Tour companies operate in the area and are a great option if you want to explore Cardigan Bay but aren’t confident hitting the water without a guide. Prefer something a little more sheltered? The calm waters of the Teifi Estuary are a stone’s throw from Cardigan Bay and ideal for beginners.
Menai Straits – Anglesey
If there’s one sea kayaking Anglesey destination that will get your heart racing, it’s the Menai Straits. This strip of water separates mainland Wales from Anglesey and features serious tidal action. We’re talking strong currents and whirlpools that will challenge even the strongest and most confident paddlers. Needless to say, this sea kayaking Anglesey experience is reserved for experienced kayakers only!
The Bitches – Pembrokeshire
These aptly named tidal rapids are another bucket list destination for experienced paddlers. Changing tides see the waters between Ramsey Island and the Pembrokeshire mainland hit speeds of up to 10mph. In a kayak that feels pretty darn fast! Like the Menai Straits, The Bitches can be dangerous for inexperienced paddlers so only attempt them if you have the right skillset.
Tips for sea kayaking in Wales
With the right knowledge and preparation, sea kayaking can be a safe and exciting activity for the whole family. Here are a few tips to help you make the most of your sea kayaking in Wales experience.
Know your skills and limits when Sea Kayaking in Wales
Paddling within your limits is one of the best ways to stay safe on the water. Always take the time to research your sea kayaking in Wales destination to determine whether it’s suitable for your skill and confidence levels.
Check the weather and tides
It’s always a good idea to check the weather before hitting the water to avoid storms or especially windy conditions. Likewise, it’s important to check the tides before you set off. Unlike paddling on lakes, rivers and reservoirs, water levels can fluctuate when sea kayaking. This can affect the route and the difficulty level of your paddle.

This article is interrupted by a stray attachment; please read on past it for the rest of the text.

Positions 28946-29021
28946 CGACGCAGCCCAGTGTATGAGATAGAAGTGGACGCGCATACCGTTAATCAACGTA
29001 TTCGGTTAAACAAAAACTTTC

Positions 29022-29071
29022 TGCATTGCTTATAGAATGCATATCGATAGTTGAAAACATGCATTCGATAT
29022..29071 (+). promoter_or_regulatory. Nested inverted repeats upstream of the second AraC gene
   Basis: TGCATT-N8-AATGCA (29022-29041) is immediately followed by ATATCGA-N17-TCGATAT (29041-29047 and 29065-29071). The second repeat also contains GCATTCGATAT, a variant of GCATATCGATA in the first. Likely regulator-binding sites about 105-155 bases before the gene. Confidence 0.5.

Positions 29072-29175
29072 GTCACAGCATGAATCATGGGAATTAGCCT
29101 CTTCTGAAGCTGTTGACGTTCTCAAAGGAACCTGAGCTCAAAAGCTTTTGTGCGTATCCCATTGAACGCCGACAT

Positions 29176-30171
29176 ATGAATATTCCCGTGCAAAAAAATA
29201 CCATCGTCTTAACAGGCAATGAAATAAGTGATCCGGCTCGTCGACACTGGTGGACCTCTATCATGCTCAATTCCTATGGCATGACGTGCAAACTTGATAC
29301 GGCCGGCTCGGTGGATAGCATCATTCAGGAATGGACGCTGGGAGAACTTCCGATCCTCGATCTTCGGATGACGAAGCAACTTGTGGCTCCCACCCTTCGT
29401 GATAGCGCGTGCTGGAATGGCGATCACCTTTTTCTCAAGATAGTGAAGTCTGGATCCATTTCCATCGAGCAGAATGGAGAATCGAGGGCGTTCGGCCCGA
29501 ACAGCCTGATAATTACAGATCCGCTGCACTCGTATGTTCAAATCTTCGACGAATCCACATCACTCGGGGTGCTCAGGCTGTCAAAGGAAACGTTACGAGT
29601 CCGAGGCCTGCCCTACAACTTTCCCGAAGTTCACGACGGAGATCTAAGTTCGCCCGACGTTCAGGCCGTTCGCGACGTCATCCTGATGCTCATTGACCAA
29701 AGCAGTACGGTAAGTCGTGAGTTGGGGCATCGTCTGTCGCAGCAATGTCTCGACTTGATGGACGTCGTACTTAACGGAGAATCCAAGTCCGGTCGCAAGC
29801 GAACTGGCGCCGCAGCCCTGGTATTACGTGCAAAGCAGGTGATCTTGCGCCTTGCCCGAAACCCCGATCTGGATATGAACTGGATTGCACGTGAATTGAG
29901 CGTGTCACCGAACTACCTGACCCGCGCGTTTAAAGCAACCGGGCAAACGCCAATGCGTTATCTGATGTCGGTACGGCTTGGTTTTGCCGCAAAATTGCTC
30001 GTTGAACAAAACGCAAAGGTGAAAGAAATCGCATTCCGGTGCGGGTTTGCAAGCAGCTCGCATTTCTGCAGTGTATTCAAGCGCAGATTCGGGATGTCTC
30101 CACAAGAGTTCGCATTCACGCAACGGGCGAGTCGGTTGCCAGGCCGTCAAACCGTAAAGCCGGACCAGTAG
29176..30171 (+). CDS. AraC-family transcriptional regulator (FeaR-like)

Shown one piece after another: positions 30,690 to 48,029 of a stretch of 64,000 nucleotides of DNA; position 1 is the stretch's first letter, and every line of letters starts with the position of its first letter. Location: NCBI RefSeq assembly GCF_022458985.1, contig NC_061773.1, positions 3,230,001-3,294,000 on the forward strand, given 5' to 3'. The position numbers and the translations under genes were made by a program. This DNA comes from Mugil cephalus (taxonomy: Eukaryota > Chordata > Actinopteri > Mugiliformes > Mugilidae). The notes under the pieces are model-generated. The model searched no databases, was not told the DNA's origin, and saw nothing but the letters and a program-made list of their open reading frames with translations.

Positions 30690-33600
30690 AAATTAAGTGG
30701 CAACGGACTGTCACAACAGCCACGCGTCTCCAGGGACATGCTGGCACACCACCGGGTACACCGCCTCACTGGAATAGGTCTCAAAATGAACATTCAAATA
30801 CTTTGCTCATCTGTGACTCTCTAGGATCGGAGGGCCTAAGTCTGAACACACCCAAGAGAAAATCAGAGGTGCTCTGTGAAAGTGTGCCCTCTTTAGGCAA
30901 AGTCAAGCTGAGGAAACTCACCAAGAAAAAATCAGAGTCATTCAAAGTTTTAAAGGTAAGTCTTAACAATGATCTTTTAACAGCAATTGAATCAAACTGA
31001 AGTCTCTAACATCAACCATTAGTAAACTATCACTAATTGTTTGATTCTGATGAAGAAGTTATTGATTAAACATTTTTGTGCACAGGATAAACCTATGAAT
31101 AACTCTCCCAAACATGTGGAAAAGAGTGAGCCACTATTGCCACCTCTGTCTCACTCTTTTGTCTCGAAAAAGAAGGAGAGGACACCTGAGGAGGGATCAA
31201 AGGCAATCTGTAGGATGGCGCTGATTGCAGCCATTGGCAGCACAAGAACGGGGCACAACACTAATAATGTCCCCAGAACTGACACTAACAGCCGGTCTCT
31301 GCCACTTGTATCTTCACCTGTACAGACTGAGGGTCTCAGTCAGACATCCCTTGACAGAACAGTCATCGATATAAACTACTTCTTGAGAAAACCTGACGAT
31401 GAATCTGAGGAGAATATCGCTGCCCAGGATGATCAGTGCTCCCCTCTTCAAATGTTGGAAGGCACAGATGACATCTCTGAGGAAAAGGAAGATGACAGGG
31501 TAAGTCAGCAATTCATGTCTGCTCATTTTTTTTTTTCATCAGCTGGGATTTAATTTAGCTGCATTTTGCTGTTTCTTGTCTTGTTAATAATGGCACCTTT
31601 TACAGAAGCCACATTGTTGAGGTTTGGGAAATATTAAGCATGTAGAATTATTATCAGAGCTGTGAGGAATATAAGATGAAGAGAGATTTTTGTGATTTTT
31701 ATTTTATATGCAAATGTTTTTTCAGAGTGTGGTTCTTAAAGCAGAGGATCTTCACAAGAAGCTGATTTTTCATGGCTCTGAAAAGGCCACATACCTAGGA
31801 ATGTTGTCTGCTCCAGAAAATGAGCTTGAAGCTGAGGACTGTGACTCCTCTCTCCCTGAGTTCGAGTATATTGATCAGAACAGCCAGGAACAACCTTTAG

Wear a buoyancy aid
We can’t stress this one enough. Wear a buoyancy aid when sea kayaking Anglesey and other destinations in Wales! Even if the water is mirror-smooth and there’s not a breath of wind, you should always strap on your life jacket. The ocean is unpredictable, and things can change in a flash. No matter how confident you are in the water, it’s important to always wear a life jacket. They can literally save lives!
Choose the right clothing
Remember, weather in Wales can change quickly so be it pays to be prepared. If you’re simply paddling around a bay or inlet, you can get away with a swimming costume or lightweight attire. But if you’re setting off on a longer trip, it’s best to pack waterproof gear like a rain jacket.
Protect your valuables
From splashes to capsizes, it pays to protect your valuables when sea kayaking in Wales. Leave what you can in the car, in a locker or safe and sound with your water sports rental outfitter. Essentials like your phone and personal ID can be stashed in a waterproofed bag, which should be worn around your neck or clipped to your kayak. In a pinch a Ziplock bag will do the trick.
Be sun smart when sea kayaking in Wales
UV rays can cut through clouds, even on cloudy days. When they bounce off the water, they can be even more harsh than on dry land. It’s best to wear sunscreen when sea kayaking in Wales and protective gear like a hat and sunglasses.
Nick, your trusted guide to Wales travel and exploration, shares a deep passion for this enchanting land. With years of exploration, Nick offers expert insights into the best of Wales. Join him on a journey through its captivating history, culture, and hidden gems, as he inspires you to create unforgettable Wales travel experiences.